Lying about income on a credit card application
You should not lie about your income on a credit card application.
If you get approved for a card you can’t afford to pay off, you’ll end up in debt and will hurt your credit, which can prevent you from renting a home, getting approved for a mortgage, opening another credit card, getting loans and more.
Furthermore, lying on a credit card application could result in up to 30 years of jail time and a fine of up to $1 million.
Acceptable sources of income for a credit card application
Income from a full-time job isn’t the only thing that counts as income for a credit card application. You can factor any of the following into your annual net income:
- Income, wages and tips from a full-time or part-time job, or freelance work
- Spouse’s income
- Unemployment benefits
- Child support, alimony or separate maintenance income
- Grants and scholarships
- Social Security income
- Retirement fund and pension distributions
- Savings account assets
- Trust fund or inheritance distributions
- Investment returns
It’s important to note that there are some income sources that are not accepted on credit card applications. The following will not count towards your annual net income:
- Your parents’ income
Credit card income requirements for students
If you’re between the ages of 18 and 20, you’ll need to show proof of independent income or have a guarantor (typically a parent or guardian) who can guarantee payment. You can count wages from a job and what’s leftover from grants and scholarships after tuition is paid for as income.
If you’re a student aged 21 or older, you don’t need a cosigner to get a credit card. Instead, you can show income from part-time or full-time employment (tips count), self-employment income, gifts or allowances, spousal income and residual funds from scholarships and grants.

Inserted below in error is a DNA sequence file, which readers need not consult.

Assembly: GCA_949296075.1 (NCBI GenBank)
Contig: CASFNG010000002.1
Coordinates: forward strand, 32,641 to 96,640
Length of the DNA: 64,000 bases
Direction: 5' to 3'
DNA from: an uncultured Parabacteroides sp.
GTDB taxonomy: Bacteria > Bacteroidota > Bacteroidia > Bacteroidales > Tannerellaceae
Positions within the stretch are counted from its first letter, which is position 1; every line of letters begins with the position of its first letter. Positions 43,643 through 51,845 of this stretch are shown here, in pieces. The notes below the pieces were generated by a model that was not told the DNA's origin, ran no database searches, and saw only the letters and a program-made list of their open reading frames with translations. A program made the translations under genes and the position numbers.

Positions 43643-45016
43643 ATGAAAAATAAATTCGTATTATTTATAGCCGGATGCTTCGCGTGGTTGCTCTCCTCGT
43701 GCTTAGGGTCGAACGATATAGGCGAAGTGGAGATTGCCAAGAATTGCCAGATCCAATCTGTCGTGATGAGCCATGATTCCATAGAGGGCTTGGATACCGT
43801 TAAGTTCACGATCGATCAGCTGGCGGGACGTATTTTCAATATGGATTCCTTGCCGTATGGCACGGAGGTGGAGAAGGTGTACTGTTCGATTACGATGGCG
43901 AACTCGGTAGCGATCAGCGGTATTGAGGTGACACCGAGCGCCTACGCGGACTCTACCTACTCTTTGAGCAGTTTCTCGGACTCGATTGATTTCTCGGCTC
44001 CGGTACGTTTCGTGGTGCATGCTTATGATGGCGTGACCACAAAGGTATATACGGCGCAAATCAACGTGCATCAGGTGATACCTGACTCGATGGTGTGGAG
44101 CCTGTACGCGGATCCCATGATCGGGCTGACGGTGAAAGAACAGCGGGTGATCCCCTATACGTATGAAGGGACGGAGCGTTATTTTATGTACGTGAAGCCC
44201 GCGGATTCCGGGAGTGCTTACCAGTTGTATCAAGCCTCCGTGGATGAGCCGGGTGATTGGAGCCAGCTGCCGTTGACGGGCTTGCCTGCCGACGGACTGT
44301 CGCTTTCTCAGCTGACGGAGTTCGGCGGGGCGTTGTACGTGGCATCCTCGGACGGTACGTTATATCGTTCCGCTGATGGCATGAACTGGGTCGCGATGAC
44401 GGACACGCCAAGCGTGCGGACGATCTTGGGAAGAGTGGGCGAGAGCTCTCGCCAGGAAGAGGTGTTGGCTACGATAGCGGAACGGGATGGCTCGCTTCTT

You could need an income of as little as $100 per month to be approved for a credit card as a student.
The CARD Act doesn’t set income requirements, which means these requirements are up to the discretion of card issuers. Some issuers have concrete income minimums, debt-to-income ratio limits and minimum credit limits, which would affect your ability to get a card.
For example, according to card terms, Capital One requires income at least $425 per month higher than your mortgage or rent payment to qualify for a card.
And, Wells Fargo has a $1,000 minimum credit limit for its credit cards, according to card terms. So, if your income is too low for you to be approved for a $1,000 monthly credit limit, then you’ll likely be rejected for a card.
The bottom line
While the CARD Act states that cardholders must be able to afford credit card payments, issuers can set their own income requirements, which they generally don’t publicize. Credit card issuers factor your income holistically into your debt-to-income ratio to determine whether or not you’ll be able to make minimum monthly payments, and therefore whether or not they should approve your application. If you earn no or low income, receive government assistance or are a student, there are a number of income streams you can factor into your net annual income on your credit card application beyond traditional wages.